Tour Threads – T-Mobile/HTC, Quickstep

Here’s the last one till thursday, when Garmin-Sharp will get their jersey unveiled and we can track Jonathan Vaughter’s rise to the top. This time its two of everyones favourite teams: Telekom/T-Mobile/HTC, home of the many a famed rider but specifically Erik Zabel, Jan Ullrich and Mark Cavendish, and Quickstep, now OmegaPharma-Quickstep, or snappily known as OPGS, which is essentially the Tom Boonen squad until this year, where a much needed new influx of talent brought them the success they deserved.


You could write a book on the trials and tribulations of this team (indeed, my dissertation for Uni was at one point going to be about them). 1988, Hennie Kupier set up a Gteam that was sponsored by the city of Stuttgart and rode on Eddy Merckx cycles: Stuttgart-Merckx-Gonsor.  The team became Stuttgart-Mercedes-Merckx-Puma in 1990, and went through various name changes until 1991, when Telekom came onboard to produce a dynasty of success, albeit mixed with a succession of flops – this is a team that over the years has bought Kevin Livingstone, a defector from US Postal, as an attempt to be embarrass Armstrong, Bobby Julich on the strength of this 3rd place in 1998, Paolo Salvodelli after his 2002 Giro win, Santiago Botero and Oscar Sevilla, and even Cadel Evans after his 2002 Giro successes. All bombed, and it inevitably fell to the main men in Ullrich, Vinokourov, Riis and Zabel to take the success. Indeed, the begginning of the end for the team was the departure of their dependable bedrock Erik Zabel, fed up of being marganilised behind Ullrich at the Tour.

It’s arguable that the Highroad set up that emerged out of the ashes of T-Mobiles abandonment, even though Bob Stapleton argues otherwise, trying to define HTC as a new team, but in reality, despite the exit of Pevenage and Ullrich, the young riders who had ridden for the team remained. Still, bikes changed from Giant to Scott, adidas left and so on, so its still fairly debatable. For continuity purposes, they were the same team, and a team that, apprently bored of having had pretty much the same jersey for 15 years, with a ‘Telekom T’ phase, in which Riis and Ullrich won their only Tours and Zabel scooped the majority of his 6 green jerseys, and a T-Mobile phase, where the ‘magenta’ took presidence, they could do with three jersys in 6 months.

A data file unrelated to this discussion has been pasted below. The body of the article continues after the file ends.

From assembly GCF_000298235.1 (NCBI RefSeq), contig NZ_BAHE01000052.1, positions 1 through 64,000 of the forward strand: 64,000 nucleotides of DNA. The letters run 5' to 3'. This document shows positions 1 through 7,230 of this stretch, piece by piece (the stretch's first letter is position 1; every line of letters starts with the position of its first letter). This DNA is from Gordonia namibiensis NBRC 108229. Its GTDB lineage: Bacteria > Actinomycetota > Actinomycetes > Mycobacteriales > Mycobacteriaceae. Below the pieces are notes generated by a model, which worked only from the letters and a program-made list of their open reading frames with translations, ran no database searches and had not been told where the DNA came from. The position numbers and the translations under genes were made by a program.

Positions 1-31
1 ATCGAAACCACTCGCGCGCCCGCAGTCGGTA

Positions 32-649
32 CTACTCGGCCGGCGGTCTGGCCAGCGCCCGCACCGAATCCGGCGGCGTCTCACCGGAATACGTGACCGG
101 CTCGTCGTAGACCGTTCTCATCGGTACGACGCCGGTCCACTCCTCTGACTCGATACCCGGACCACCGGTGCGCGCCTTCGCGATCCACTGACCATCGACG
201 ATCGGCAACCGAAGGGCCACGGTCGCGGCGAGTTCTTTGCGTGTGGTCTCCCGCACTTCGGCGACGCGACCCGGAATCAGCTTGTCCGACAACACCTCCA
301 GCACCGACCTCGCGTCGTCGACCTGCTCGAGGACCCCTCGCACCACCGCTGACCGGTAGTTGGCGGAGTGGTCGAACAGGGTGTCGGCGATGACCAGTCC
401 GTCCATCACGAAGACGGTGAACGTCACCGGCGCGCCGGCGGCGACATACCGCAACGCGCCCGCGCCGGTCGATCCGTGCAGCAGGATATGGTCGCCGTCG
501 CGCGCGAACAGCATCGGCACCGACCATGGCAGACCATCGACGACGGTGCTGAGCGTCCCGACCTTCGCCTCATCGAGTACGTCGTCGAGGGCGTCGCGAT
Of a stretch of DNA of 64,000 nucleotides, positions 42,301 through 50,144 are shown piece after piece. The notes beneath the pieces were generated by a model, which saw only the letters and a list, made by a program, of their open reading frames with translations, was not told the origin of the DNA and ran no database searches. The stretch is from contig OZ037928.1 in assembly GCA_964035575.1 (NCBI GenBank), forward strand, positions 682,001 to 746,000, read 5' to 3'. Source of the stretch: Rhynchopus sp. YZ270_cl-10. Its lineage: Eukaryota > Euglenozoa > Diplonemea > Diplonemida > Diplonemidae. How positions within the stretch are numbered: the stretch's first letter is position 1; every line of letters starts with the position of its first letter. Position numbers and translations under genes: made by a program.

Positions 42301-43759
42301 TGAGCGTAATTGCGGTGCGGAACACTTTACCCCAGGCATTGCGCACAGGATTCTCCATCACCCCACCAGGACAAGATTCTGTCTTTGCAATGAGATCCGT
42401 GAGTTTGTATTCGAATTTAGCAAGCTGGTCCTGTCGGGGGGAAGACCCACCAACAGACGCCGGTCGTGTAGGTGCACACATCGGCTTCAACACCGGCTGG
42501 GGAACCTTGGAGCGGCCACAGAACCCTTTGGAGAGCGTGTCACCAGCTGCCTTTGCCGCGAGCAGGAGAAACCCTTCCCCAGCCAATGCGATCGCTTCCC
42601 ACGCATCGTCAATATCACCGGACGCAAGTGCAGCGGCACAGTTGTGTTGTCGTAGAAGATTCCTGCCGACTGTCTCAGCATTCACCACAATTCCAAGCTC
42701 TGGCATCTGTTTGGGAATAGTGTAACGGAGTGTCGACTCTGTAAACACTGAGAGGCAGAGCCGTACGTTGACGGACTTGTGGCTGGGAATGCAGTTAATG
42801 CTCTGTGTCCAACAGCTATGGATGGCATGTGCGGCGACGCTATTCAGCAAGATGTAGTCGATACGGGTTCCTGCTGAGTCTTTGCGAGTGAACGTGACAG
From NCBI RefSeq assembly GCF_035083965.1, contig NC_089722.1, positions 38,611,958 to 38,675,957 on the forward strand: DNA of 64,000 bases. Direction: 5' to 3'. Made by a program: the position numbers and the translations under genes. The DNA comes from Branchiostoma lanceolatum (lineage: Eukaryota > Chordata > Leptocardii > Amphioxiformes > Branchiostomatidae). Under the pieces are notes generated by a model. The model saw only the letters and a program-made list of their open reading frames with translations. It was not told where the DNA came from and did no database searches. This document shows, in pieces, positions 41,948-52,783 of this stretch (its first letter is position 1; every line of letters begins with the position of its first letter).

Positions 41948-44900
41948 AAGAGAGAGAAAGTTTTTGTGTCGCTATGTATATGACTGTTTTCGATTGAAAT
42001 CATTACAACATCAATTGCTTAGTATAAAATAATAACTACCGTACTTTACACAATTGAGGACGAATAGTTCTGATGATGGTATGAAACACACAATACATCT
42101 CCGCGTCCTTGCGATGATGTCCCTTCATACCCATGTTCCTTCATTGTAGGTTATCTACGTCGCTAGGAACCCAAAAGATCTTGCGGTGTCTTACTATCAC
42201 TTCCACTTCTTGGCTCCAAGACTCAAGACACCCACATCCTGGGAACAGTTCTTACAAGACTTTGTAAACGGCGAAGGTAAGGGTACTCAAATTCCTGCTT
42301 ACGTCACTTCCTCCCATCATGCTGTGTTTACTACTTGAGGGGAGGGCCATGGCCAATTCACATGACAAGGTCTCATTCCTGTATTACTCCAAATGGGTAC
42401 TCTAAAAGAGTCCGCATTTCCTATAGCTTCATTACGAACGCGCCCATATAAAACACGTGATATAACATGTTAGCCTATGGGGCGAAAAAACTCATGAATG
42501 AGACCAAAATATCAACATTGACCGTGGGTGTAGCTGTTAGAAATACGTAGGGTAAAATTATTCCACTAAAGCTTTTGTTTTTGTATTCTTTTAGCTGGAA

After the original black High Road jersey was mocked for the dark connotations it gave off, especially with riders being reported as riding in black kit to avoid doping inspectors at the time (being given the omnious ‘men in black’ moniker for their troubles),  the team, super charged with young talent such as Andre Greipel, Edvald Boassen Hagen, Gerald Ciolek and Mark Cavendish (Matt Goss was busy winning the Tour of Britain at CSC) changed to white jerseys as Cavendish and Greipel argued over who had let who win what as they hoovered up at the Giro. By July, Columbia had come on board, changing the kit to blue for Cavendish to take his first four Tour stage wins. The new strategy emphasising just winning anything over GC glory was paying huge dividends.

In 2009, the team changed to a yellow and white Superhero based onsemble, complete with comedy abs, and empahsising the second sponsor site for sale on the jersey through the ‘High Road’ logo. HTC took the bait, and the team had probably its best tour, subject of the film Chasing Legends, with the Columbia-HTC moniker. The following year the names were reveresed, and in the final year, the jersey was changed again as Columbia left to leave HTC alone, with the black shorts supposedly because Cavendish wasn’t overly keen on the mildy see through white ones. Saddly, despite winning both World Titles, and having HTC alumni wiping out the podium for the road race, the team folded, having not found a new sponsor. They had become somewhat of a feeder squad as talents outgrew the team and tried to move on. Still, they remain a highly nostalgic and well loved outfit, as much for their success as the loveable underdog status of ‘Der Kaiser.’